This paper investigates the reliability of blue-emitting phosphors for Near-UV (NUV) laser excitation. By means of a series of thermal stress experiments, and of stress under high levels of optical excitation, we have been able to identify the physical process responsible for the degradation of Eu2+
-activated alkaline-earth halophosphate phosphors under typical and extreme operating conditions. In particular, for temperatures equal to or greater than 450 °C the material exhibited a time-dependent drop in the Photo-Luminescence (PL), which was attributed to the thermally induced ionization of the Eu2+
optically active centers. Several analytical techniques, including spatially and spectrally resolved PL, Electron Paramagnetic Resonance (EPR) and X-ray Photo-emission Spectroscopy (XPS) were used to support this hypothesis and to gain insight on the degradation process. By means of further tests, evidence of this degradation process was also found on samples stressed under a relatively low power density of 3 W/mm2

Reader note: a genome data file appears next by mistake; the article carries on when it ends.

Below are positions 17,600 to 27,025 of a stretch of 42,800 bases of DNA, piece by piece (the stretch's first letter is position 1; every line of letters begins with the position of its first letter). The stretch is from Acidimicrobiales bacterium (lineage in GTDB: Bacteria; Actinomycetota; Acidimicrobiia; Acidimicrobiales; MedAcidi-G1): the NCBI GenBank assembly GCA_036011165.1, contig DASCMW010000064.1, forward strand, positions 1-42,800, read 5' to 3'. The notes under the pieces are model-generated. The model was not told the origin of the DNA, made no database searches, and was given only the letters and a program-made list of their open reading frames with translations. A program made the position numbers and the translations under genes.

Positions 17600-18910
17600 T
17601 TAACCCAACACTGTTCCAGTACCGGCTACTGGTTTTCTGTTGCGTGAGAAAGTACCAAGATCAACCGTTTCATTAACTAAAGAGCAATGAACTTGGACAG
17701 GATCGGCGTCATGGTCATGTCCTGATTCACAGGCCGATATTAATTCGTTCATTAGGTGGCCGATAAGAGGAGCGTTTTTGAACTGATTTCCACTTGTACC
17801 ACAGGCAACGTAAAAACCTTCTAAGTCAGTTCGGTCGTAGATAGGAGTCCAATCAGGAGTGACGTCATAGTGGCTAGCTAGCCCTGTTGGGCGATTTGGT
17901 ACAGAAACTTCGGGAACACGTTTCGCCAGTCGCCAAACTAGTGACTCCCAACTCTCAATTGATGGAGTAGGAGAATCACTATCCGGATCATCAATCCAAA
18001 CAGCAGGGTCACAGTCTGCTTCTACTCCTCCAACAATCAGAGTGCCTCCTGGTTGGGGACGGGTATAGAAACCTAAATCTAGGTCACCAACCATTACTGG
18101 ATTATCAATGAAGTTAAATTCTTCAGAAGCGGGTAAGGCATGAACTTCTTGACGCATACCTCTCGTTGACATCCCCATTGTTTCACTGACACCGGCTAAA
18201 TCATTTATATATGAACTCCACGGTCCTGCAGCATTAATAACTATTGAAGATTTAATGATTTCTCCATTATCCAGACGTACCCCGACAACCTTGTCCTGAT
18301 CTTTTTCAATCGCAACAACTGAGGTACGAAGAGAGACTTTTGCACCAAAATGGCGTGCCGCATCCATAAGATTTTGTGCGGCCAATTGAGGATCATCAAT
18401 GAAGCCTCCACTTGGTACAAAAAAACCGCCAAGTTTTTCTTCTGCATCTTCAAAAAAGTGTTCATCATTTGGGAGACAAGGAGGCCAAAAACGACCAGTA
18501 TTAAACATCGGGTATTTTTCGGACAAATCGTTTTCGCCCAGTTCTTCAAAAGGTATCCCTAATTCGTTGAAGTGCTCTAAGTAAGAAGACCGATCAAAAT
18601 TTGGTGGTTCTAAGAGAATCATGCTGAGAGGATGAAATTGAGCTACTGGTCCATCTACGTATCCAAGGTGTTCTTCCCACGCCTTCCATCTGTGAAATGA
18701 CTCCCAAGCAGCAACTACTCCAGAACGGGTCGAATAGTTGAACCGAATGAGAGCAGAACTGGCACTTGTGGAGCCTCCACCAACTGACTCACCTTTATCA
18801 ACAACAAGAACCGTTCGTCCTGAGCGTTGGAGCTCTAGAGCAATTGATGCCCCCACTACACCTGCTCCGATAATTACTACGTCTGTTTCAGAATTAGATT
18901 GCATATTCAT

at 405 nm. This indicated that the optically (and thermally) induced ionization of the optically active species is the most critical degradation process for this family of phosphorescent material. The operating limits of a second-generation Eu-doped halophosphate phosphor were also investigated by means of short-term stress under optical excitation. The experimental data showed that a threshold excitation intensity for continuous pumping exists. Above this threshold, decay of the steady-state PL performance and non-recoverable degradation of the material were found to take place. This behavior is a consequence of the extremely harsh excitation regime, mainly due to the thermal management capabilities of the substrate material employed for our experimental purposes rather than from intrinsic properties of the phosphors.
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